In Anne Arundel County, disposing of tomorrow's trash may hinge on mining yesterday's garbage.
County Executive John G. Gary wants Anne Arundel to become the first jurisdiction in Maryland, and one of a handful nationally, to mine the trash entombed in a municipal dump.
He plans to have portions of the 22-year-old Millersville Landfill that do not have modern environmental safeguards dug up to make room for a proposed trash and sludge composting plant and to save the county the cost of cleaning up pollution problems.
"I want to eliminate a future liability that could come back and bite us in the butt," Mr. Gary said.
A small but growing number of communities across the country have turned to mining to recover recyclables, conserve increasingly precious landfill space and reclaim some areas that pose environmental threats.
Mining operations are under way at about a dozen landfills across the country, said Eugene Salerni, a partner with SSB Environmental, an Albany, N.Y., firm that pioneered the field. About 40 more communities are planning mining projects, he said.
Excavating trash would make room for a composting plant that could eliminate the need to build another 500-acre landfill in the county, said John Brusnighan, director of the county Department of Public Works. The plant would use trash-munching microbes to turn garbage into fertilizer in about 60 days.
Millersville will not be full until 2007, but it takes about 10 years to obtain permits and build a modern landfill. So the county's long-range garbage disposal plans call for Mr. Gary to find a home for a new landfill by April.
Mr. Gary is loath to comply because building landfills is politically unpopular and extremely expensive. Some estimates place the cost at $1 million an acre.
"It is the kind of thing that you do when you decide to retire from politics," said Mr. Gary, who was elected to his first four-year term last fall.
"I'm thankful my parents have a place in Florida. If I ever did it, at least I would have some place I could go," he added.
Landfills, many of which already were closed when public recycling programs began, can contain valuable scrap metals, experts say. But the real reason to mine a landfill, they say, is the land itself.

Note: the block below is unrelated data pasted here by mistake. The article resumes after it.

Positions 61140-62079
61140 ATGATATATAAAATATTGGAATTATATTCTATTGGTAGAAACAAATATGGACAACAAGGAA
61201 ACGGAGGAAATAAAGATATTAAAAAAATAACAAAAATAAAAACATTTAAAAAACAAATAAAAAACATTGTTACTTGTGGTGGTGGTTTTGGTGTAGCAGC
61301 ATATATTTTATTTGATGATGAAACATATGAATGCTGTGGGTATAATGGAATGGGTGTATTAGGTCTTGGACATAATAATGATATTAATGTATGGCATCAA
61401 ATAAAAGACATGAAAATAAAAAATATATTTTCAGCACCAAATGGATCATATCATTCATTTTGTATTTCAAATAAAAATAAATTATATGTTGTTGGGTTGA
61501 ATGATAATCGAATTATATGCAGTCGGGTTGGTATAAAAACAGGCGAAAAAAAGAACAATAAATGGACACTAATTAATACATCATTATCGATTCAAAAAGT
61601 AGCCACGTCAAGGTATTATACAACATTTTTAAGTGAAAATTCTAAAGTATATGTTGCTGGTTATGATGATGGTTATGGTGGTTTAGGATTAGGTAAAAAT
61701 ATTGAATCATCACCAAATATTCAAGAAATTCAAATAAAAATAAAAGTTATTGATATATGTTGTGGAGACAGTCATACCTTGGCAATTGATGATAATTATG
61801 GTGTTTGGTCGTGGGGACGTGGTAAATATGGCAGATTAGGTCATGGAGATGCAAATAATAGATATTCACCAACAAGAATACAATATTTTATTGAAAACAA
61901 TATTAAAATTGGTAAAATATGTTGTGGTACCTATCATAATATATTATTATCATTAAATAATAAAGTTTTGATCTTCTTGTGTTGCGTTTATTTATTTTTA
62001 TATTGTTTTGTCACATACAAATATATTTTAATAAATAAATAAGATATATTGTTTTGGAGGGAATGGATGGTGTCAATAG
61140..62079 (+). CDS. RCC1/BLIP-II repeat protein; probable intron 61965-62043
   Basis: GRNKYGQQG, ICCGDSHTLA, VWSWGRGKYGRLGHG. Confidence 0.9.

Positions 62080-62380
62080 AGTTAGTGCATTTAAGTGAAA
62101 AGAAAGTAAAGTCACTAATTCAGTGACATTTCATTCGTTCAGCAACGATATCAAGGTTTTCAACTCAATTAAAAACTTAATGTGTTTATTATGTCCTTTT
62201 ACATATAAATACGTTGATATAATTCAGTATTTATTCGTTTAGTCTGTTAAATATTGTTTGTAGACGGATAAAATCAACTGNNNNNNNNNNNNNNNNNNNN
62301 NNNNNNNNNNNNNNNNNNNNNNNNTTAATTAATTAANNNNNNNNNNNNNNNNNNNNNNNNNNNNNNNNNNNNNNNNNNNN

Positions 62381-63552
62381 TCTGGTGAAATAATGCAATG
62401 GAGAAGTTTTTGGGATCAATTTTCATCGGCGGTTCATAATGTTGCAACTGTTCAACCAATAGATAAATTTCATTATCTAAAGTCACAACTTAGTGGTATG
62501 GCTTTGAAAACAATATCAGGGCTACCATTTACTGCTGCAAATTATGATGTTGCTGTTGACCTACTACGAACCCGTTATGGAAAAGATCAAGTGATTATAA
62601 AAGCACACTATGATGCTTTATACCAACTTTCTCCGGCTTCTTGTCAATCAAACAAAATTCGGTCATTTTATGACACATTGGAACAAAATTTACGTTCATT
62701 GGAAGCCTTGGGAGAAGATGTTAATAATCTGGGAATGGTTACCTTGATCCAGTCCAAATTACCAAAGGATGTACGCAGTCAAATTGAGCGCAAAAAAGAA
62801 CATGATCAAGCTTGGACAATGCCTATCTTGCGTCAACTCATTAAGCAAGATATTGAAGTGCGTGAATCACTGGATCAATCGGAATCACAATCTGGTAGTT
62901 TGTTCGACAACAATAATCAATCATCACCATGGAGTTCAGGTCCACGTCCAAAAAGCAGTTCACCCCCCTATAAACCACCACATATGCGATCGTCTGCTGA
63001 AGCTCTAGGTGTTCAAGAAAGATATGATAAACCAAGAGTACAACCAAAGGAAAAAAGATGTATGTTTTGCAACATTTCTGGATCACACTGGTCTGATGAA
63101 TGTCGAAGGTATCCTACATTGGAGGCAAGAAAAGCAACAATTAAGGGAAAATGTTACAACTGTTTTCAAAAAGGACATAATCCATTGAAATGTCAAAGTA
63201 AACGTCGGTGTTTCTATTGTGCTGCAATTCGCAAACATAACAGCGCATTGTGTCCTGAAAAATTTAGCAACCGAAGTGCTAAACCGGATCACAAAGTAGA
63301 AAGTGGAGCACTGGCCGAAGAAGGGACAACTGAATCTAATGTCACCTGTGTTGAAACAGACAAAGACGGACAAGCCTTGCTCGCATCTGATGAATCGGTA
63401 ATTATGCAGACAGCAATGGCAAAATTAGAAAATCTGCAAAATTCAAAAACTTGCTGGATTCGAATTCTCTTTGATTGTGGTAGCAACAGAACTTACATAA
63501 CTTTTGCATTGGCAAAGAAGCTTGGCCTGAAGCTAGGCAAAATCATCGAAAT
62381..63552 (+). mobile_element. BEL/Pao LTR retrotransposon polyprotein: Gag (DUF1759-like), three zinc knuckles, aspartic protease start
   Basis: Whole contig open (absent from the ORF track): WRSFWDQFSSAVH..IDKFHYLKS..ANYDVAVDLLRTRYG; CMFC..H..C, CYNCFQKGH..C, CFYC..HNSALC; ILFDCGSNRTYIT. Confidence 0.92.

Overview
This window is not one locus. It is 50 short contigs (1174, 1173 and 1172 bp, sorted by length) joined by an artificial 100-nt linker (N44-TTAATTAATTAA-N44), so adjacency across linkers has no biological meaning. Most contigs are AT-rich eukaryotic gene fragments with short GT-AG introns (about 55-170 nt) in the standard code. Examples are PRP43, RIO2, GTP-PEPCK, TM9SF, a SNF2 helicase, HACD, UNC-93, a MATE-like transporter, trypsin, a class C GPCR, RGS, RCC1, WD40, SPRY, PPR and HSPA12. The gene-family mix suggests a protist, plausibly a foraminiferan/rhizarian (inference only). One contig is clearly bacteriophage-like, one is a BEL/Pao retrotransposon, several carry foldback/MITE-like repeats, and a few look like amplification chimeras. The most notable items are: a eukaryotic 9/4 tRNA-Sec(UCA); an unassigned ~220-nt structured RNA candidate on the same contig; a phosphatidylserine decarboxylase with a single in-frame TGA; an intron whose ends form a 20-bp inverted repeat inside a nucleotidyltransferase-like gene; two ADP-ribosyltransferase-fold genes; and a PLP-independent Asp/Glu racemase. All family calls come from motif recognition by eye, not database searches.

"Generally, the presence of scrap metal is not going to affect the bottom line," said Gordon Boyd, Mr. Salerni's partner at SSB Environmental. "The thing we try to get people to look into is the intrinsic value of the property."
An unlined dump could be excavated, the trash disposed of safely in a modern landfill and the original dump site reused for parks, residential or commercial development or even a modern landfill, he said.
Lancaster, Pa., has excavated garbage from its Frey Farm Landfill for the past four years to fuel a waste-to-energy incinerator and preserve landfill space, said Gary Forster, an engineer with the Lancaster Solid Waste Authority. SSB Environmental is excavating a 7-acre landfill in Hague, N.Y. -- the first attempt to remove an entire dump.
When the project is completed next summer, the town will have avoided the high cost of capping and monitoring an abandoned landfill and will be able to reuse the property as a park.
"We're finding once the trash is removed, the property is quite valuable," Mr. Salerni said.
Anne Arundel County already has some experience with mining. It shifted garbage from one disposal area to another last year to create a marsh and a pond the state requested to compensate for wetlands that had been destroyed there.
Still, mining is not for everyone, said Mr. Salerni, a member of a Solid Waste Association of North America panel attempting to draft national mining standards. Digging up old garbage can be expensive, smelly and potentially hazardous. That must be weighed against the financial and environmental costs of leaving the trash where it is.
Anne Arundel County has hired a consultant to analyze whether mining and composting garbage make sense financially and environmentally. The consultant's report is due this winter.
"Your goal ultimately would be to save money and improve the environment," Mr. Boyd said. "If you can do that, then you should."